How likely are electricity blackouts in Southwest Washington? The issue was front and center during last month’s multiday freeze extending from Seattle through the Midwest and notably to Texas. There, the historic prolonged cold, combined with ice, disabled most electricity resources, the natural gas system and water service. People, including at least one child, died.
In Clark County, the freeze was of shorter duration. Two well-managed systems — Clark Public Utilities and NW Natural — divided the heating load to keep the region’s homes mostly safe, warm and supplied with energy under highly challenging conditions.
But what if two energy sources — electricity and natural gas — were to be reduced to just electricity? Basic economics tell you that if you have two sources and one is eliminated, costs will rise. More crucially, reliability may suffer. To address possible tight supplies, electric utilities are planning “smart meters” to cut load in high-demand periods.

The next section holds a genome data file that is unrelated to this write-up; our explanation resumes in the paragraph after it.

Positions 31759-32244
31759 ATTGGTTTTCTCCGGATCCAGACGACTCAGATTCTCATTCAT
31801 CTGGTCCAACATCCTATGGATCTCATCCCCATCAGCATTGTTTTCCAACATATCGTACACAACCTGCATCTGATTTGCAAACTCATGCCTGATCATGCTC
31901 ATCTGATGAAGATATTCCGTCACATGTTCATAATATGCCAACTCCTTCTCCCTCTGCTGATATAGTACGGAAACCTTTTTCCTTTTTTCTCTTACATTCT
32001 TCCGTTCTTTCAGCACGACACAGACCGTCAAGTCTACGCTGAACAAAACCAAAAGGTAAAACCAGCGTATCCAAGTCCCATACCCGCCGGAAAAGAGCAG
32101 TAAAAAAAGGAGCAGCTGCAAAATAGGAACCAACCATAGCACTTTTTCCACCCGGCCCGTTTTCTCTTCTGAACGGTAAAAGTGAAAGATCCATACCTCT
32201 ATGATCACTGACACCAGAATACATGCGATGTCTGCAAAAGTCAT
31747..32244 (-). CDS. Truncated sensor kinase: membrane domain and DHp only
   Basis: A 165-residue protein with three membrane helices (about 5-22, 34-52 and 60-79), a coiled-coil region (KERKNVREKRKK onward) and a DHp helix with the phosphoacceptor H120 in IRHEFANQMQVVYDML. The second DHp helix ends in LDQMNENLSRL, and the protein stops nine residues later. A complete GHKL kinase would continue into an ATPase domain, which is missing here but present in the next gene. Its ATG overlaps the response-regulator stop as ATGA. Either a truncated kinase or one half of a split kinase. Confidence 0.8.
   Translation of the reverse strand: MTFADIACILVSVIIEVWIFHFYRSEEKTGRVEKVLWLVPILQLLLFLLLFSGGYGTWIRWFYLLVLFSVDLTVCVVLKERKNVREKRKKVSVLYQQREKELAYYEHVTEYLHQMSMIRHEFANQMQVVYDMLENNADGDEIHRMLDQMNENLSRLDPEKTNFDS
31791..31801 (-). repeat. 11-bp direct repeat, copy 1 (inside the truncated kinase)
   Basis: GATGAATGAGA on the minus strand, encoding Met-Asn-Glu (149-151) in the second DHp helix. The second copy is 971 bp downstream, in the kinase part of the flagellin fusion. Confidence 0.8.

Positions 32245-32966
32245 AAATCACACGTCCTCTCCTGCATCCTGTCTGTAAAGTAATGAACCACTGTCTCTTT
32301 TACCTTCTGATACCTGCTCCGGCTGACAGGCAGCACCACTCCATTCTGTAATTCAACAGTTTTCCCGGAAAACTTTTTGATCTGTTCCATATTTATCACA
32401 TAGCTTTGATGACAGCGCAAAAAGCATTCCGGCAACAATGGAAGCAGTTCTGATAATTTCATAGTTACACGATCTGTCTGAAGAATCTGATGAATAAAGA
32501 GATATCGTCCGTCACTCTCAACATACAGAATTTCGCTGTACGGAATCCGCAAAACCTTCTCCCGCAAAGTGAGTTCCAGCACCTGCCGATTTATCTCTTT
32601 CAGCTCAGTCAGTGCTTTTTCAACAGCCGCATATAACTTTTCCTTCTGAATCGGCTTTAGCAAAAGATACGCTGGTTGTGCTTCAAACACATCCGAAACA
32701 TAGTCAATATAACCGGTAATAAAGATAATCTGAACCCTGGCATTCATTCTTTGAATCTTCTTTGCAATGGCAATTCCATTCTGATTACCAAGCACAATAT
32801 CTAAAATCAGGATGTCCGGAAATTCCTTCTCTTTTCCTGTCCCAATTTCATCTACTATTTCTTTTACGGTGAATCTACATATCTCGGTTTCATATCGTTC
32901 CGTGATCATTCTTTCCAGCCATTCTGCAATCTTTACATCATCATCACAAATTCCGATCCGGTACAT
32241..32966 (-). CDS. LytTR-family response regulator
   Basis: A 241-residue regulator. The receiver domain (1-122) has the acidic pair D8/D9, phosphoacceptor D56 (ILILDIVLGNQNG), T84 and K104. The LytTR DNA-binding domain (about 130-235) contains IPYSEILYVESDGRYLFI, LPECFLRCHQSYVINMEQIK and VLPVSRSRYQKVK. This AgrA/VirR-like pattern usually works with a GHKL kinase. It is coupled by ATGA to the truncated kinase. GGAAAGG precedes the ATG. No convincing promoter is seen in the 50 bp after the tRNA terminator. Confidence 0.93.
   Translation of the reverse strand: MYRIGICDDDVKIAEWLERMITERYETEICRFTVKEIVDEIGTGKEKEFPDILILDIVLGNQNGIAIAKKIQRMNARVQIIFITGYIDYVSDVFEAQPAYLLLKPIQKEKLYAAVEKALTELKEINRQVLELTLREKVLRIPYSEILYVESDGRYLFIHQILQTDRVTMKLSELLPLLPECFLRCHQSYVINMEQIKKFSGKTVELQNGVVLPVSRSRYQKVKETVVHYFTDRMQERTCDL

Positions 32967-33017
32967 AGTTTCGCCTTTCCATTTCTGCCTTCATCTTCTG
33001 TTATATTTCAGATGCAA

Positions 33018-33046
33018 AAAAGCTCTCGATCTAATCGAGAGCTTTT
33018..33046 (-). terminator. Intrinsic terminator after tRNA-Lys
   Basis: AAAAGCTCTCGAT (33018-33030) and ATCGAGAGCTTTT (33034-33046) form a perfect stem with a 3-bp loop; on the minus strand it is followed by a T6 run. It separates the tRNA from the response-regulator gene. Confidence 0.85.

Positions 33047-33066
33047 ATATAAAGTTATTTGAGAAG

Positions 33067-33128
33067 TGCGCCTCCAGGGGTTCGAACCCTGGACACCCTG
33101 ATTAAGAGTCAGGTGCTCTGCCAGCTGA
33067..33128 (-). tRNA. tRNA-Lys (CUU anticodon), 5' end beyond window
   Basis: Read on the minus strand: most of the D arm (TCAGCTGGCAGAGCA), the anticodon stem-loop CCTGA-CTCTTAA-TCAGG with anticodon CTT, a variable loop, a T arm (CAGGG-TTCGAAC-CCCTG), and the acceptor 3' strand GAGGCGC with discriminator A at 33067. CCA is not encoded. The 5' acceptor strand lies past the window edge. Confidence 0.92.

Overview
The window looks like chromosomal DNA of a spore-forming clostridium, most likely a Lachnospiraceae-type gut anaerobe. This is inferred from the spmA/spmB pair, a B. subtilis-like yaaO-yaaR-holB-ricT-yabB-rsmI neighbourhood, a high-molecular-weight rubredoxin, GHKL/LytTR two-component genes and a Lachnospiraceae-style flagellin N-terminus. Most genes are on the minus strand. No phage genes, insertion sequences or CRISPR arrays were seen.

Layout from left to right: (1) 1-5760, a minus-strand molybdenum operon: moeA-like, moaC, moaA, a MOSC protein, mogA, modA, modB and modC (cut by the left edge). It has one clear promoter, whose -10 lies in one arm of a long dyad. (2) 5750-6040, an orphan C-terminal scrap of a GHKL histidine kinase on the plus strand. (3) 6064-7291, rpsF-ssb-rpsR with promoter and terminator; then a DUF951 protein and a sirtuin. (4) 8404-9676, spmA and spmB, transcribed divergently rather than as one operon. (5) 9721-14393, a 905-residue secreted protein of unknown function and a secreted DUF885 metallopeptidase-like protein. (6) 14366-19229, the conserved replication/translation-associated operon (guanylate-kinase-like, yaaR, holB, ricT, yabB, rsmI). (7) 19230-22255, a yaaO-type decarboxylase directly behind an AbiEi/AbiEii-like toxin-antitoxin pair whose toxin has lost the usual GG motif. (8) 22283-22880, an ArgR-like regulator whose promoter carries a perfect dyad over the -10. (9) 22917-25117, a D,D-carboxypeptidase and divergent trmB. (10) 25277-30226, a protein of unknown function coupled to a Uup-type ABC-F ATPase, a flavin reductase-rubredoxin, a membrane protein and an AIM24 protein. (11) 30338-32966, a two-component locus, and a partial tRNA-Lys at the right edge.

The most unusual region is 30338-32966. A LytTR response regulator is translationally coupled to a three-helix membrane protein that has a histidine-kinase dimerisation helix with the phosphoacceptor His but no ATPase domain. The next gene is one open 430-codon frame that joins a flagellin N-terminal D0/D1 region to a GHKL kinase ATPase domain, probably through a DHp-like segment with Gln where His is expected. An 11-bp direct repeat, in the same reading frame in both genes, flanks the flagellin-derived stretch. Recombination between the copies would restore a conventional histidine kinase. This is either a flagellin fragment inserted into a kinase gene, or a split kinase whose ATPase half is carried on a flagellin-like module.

Diminishing fossil fuel use such as gasoline and natural gas is indeed the aim of the city of Vancouver’s Ordinance M-4295, a moratorium “prohibiting the establishment of new, or expansion of existing, large-scale fossil fuel facilities.” First adopted in June, the moratorium was extended in December for six months, giving the city “time to update its Strategic Plan, Vancouver City Center Vision … and Climate Action Plan.”
City residents will do well to scrutinize costs and risks as well as benefits. The ordinance bans “large-scale” facilities, exempting gas stations and propane refueling. It does not yet prohibit natural gas connections to new homes, businesses or apartments, but it bans “devices that transfer natural gas for use in the production of electricity or power,” such as the gas pipeline fueling Clark Public Utilities’ essential River Road generating station.